Feedstuffs is part of the Informa Markets Division of Informa PLC

This site is operated by a business or businesses owned by Informa PLC and all copyright resides with them. Informa PLC's registered office is 5 Howick Place, London SW1P 1WG. Registered in England and Wales. Number 8860726.

WEEKLY GRAIN MOVEMENT: Rain threatens crops; high water may halt barges

doranjclark_iStock_Thinkstock freight rail hoppers and grain silos
Farmers made good progress planting corn and soybeans.

Farmers made good progress planting corn and soybeans last week despite wet fields and regular storms, but this spring’s abundant rain created ponds in some fields, and replanting of those areas may be needed, Midwest grain dealers said this week.

In addition, runoff from the storms has filled rivers and streams. The Coast Guard on Monday said high water may close the Mississippi River to barge traffic and other navigation.

The National Weather Service predicts major flooding on Wednesday on the Mississippi River near St. Louis, Mo., and the confluence with the Illinois River. Moderate to major flooding was expected on Friday farther south where the Ohio River joins the Mississippi. Major flooding was expected Tuesday in eastern Missouri along the Missouri River.

Water levels remained manageable on the Mississippi River near the Quad Cities, but barge movement there could be disrupted by the flooding farther south, shippers said. One shipper loaded a corn barge on Monday, but otherwise business has been slow.

Weather maps showed more showers Tuesday and Wednesday in the Midwest but drier weather later this week and next week.

Higher market prompts sales

The higher crops markets on Monday caused an increase in farmer selling of old-crop corn at a few locations. Cash basis bids to farmers were largely unchanged during the past week, although a central Illinois dealer said soybean bids gained a penny when the basis was rolled to the July contract.

The U.S. Department of Agriculture late Monday put corn planting at 34% completed, matching the five-year average, and soybean planting at 10%, which topped the 7% average.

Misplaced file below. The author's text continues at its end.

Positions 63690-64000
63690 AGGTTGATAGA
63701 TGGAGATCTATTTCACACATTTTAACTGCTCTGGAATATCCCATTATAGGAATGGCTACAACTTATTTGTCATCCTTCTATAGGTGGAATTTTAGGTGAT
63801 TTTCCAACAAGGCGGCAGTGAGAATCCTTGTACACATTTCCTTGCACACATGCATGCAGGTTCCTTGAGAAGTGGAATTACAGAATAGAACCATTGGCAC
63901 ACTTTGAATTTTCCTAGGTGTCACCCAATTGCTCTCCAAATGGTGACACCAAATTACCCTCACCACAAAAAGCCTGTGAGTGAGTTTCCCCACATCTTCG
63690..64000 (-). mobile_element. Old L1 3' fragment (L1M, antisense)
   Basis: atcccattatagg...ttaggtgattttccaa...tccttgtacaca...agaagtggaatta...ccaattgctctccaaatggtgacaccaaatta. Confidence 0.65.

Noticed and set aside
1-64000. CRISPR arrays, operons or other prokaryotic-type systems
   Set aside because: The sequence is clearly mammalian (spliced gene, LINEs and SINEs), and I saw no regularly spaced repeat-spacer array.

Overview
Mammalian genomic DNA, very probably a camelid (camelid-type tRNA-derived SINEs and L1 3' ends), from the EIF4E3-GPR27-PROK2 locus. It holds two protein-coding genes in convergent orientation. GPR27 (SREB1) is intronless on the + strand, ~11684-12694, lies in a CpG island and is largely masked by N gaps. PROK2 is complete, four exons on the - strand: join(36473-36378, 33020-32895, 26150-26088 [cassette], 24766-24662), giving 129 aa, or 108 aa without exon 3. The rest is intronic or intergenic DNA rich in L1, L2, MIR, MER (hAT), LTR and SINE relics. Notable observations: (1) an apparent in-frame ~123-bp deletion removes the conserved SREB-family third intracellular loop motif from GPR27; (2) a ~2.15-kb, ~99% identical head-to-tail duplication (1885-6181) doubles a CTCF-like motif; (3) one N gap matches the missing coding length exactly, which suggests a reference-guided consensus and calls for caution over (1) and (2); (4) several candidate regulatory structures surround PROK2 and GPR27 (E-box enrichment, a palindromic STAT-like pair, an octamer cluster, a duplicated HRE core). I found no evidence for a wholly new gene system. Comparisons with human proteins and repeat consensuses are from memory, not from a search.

In western and eastern Iowa, dealers said farmers should be back in the fields by Friday if the forecasted drier weather arrives.

Bids increase

Corn for May shipment to the Gulf of Mexico increased 2 cents in the past week to 38 over the Chicago Board of Trade (CBOT) May contract, while June was 30 over the July. Soybean bids at the Gulf for May rose 2 cents to 32 over the CBOT July, and June was 30 over.

Barge grain shipments during the week ended April 22 totaled 1.03 million tons, up 48% from the prior week and up 29% from a year ago, according to USDA’s "Grain Transportation Report."

Grain vessel loadings at the Gulf eased, with USDA reporting 33 vessels loaded during the week of April 20, down 11% from a year ago. Thirty-seven vessels were expected to be loaded in the next 10 days, down 35% from a year ago, the report said.

In the rail sector, grain car loadings totaled 21,566 for the week ended April 15, down 9% from the prior week and up 4% from a year ago.

Rail traffic to the Pacific Northwest has been improving from the weather-related slowdowns in February, but traffic remains below year-ago levels, the USDA report said.

For truckers, the U.S. average diesel fuel price was unchanged during the week ended April 24 at $2.60/gal. That is up 40 cents from a year ago.

USDA’s latest weekly grain inspections are detailed in the following table and charts.


Corn export destinations, bushels – week ended April 27 – USDA

 Soybean export destinations, bushels – week ended April 27–USDA

 Wheat export destinations, bushels – week ended April 27 – USDA

Hide comments


  • Allowed HTML tags: <em> <strong> <blockquote> <br> <p>

Plain text

  • No HTML tags allowed.
  • Web page addresses and e-mail addresses turn into links automatically.
  • Lines and paragraphs break automatically.